Provided that the Project Manager is not bound to make any determination unless the Contractor has

(a) within 7 days after such event has first arisen notified the Project Manager with a copy to the Employer, and

(b) within 7 days after such notification submitted to the Project Manager detailed particulars of any extension of time to which he may consider himself entitled in order that such submission may be investigated at the time.

379.
The dispute between the Parties surrounding Clause 44 concerns the question of whether Claimants had to give notice of their intention to claim an extension of time for completion for their claims to be admissible and the Tribunal having jurisdiction to determine them. The Tribunal will first consider the proper reading of Sub-Clauses 44.2(a) and (b).
380.
The Tribunal concurs with Claimants that Sub-Clauses 44.2(a) and (b) do not have the effect that Respondent attaches to them. The plain wording of Sub-Clauses 44.2(a) and (b) does not contain any language to the effect that the Contractor’s claim in the context of Clause 44 would be inadmissible or the Tribunal lacking jurisdiction if the Contractor would not comply with the notice requirements provided therein.
381.
In this respect, Respondent sets forth that the Project Manager would not make any determination "unless" the Contractor has complied with the notice requirements, as provided for in Sub-Clause 44.2(a).177 The Tribunal agrees with Respondent’s position in this respect to the extent it relates to the situation that the Contractor has complied with the notice requirement (see language "not bound to make any determination unless"). This interpretation does not, however, exclude the Project Manager’s discretion to make a determination even if the Contractor would not comply with the notice period. The Project Manager may not be bound to make such determination, but is free to make one nonetheless.178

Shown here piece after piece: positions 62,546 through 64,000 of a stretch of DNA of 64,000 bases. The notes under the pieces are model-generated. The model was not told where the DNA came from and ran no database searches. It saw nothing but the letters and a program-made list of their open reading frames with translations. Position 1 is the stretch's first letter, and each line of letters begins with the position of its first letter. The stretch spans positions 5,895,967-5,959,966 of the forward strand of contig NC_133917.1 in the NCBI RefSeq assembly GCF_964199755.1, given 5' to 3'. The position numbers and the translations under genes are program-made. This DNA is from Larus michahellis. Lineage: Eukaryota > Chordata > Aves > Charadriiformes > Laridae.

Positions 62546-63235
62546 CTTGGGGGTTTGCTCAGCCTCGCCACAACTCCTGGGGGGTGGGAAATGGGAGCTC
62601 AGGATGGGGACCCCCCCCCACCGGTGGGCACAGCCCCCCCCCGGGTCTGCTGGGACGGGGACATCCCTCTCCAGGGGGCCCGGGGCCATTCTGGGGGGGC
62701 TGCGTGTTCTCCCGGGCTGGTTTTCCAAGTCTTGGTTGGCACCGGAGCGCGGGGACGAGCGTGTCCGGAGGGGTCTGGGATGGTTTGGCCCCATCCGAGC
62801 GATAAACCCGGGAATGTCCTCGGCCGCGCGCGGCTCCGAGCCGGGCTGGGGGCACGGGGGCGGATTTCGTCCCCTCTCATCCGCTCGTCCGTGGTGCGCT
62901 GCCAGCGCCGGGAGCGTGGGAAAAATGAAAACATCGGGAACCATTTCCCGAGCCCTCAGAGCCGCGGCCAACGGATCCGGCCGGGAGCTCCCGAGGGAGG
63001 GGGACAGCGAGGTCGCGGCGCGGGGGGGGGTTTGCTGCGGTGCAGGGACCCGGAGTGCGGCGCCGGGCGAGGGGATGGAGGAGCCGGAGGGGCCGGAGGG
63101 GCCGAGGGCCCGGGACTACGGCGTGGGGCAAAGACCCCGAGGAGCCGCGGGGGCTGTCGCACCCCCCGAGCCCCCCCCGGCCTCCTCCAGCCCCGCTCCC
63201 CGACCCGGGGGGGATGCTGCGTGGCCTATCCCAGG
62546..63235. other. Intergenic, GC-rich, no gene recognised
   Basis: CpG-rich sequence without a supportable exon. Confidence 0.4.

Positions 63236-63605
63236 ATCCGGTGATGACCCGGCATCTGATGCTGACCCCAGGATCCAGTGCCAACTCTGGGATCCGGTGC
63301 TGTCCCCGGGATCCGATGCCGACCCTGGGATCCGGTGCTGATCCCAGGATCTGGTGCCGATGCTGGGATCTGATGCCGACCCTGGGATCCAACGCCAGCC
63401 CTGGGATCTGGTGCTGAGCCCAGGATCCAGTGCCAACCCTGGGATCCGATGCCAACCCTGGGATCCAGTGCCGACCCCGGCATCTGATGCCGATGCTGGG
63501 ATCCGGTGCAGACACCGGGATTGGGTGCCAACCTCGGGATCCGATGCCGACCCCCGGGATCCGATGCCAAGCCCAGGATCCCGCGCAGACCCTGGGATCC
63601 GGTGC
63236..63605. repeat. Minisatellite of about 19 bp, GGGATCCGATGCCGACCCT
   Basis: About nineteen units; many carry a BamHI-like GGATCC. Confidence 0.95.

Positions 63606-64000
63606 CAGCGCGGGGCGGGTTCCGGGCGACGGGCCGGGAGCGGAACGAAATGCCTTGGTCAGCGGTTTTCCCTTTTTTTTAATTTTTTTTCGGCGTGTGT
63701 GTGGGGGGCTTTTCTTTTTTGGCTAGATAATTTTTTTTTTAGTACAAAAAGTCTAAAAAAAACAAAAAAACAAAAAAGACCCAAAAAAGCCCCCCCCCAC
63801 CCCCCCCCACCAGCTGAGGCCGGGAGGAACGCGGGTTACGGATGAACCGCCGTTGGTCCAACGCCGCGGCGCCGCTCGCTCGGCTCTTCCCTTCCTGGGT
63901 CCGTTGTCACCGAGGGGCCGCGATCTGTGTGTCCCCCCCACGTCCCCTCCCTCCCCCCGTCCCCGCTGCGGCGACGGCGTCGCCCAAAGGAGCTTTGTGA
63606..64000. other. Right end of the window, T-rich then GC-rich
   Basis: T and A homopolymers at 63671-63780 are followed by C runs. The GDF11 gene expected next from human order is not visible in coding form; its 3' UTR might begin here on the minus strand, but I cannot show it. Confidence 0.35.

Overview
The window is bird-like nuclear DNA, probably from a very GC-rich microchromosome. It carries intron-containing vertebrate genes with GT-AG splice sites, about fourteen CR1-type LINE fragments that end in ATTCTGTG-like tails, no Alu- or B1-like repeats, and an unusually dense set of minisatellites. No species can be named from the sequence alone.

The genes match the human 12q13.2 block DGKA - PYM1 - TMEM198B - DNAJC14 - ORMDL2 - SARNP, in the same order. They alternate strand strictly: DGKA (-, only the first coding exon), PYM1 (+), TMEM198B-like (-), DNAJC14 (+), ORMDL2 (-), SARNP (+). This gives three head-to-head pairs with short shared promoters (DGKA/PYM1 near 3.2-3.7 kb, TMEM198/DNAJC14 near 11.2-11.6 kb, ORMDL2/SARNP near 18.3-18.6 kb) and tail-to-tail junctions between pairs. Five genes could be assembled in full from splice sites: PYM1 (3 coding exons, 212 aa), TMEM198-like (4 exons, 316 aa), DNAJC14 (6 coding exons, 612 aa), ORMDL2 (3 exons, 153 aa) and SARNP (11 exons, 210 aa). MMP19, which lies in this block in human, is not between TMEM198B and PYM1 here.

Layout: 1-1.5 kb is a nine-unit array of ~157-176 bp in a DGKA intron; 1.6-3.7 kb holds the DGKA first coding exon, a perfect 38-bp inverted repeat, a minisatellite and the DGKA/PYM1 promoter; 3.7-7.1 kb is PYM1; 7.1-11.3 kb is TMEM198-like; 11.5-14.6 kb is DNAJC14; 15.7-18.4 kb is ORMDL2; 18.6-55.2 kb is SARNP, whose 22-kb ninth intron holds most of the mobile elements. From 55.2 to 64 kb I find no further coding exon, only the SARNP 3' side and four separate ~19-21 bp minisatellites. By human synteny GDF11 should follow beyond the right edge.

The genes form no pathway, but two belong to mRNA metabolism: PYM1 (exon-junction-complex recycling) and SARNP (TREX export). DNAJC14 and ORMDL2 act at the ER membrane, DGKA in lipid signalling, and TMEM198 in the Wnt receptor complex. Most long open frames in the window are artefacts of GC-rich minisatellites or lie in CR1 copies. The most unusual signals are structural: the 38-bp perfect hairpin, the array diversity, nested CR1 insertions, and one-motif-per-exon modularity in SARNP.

382.
The Tribunal also notes that Clause 67, regulating the settlement of disputes between the Employer and the Contractor, does not require compliance with Sub-Clauses 44.2(a) and (b) in order to submit the dispute to the Project Manager and/or arbitration.
383.
In light of the foregoing, the Tribunal does not consider it necessary to assess whether Claimants have complied with Sub-Clauses 44.2(a) and (b) as tire non-compliance would not in any event render Claimants’ claims under Clause 44 inadmissible, nor otherwise defeat the Tribunal’s jurisdiction to determine those claims.

(b) Clause 53 of the TP5 General Conditions

384.
With respect to Clause 53 of the TP5 General Conditions, Respondent alleges that according to Sub-Clause 53.1 Claimants should have submitted a notice to the Project Manager with a copy to Respondent in relation to their intention to claim additional payment pursuant to a particular clause of the Contract Conditions or otherwise, within seven days after the event giving rise to the presented claim has first arisen. Furthermore, Respondent contends that according to Sub-Clause 53.3, Claimants should have submitted to the Project Manager an account giving detailed particulars of the amount claimed and the grounds upon which the claim is based within seven days from the date on which they submitted notice of their intention to claim additional payment in respect thereof.179
385.
Respondent answers that due to Claimants’ non-compliance with Sub-Clauses 53.1 and 53.3, the Project Manager dismissed the majority of Claimants’ claims. In addition, Respondent is of the view that the Tribunal’s power to "open up", "review" and "revise" the Project Manager’s determinations is limited to the Project Manager’s determination. Respondent concludes that no new evidence should be taken into account by the Tribunal.180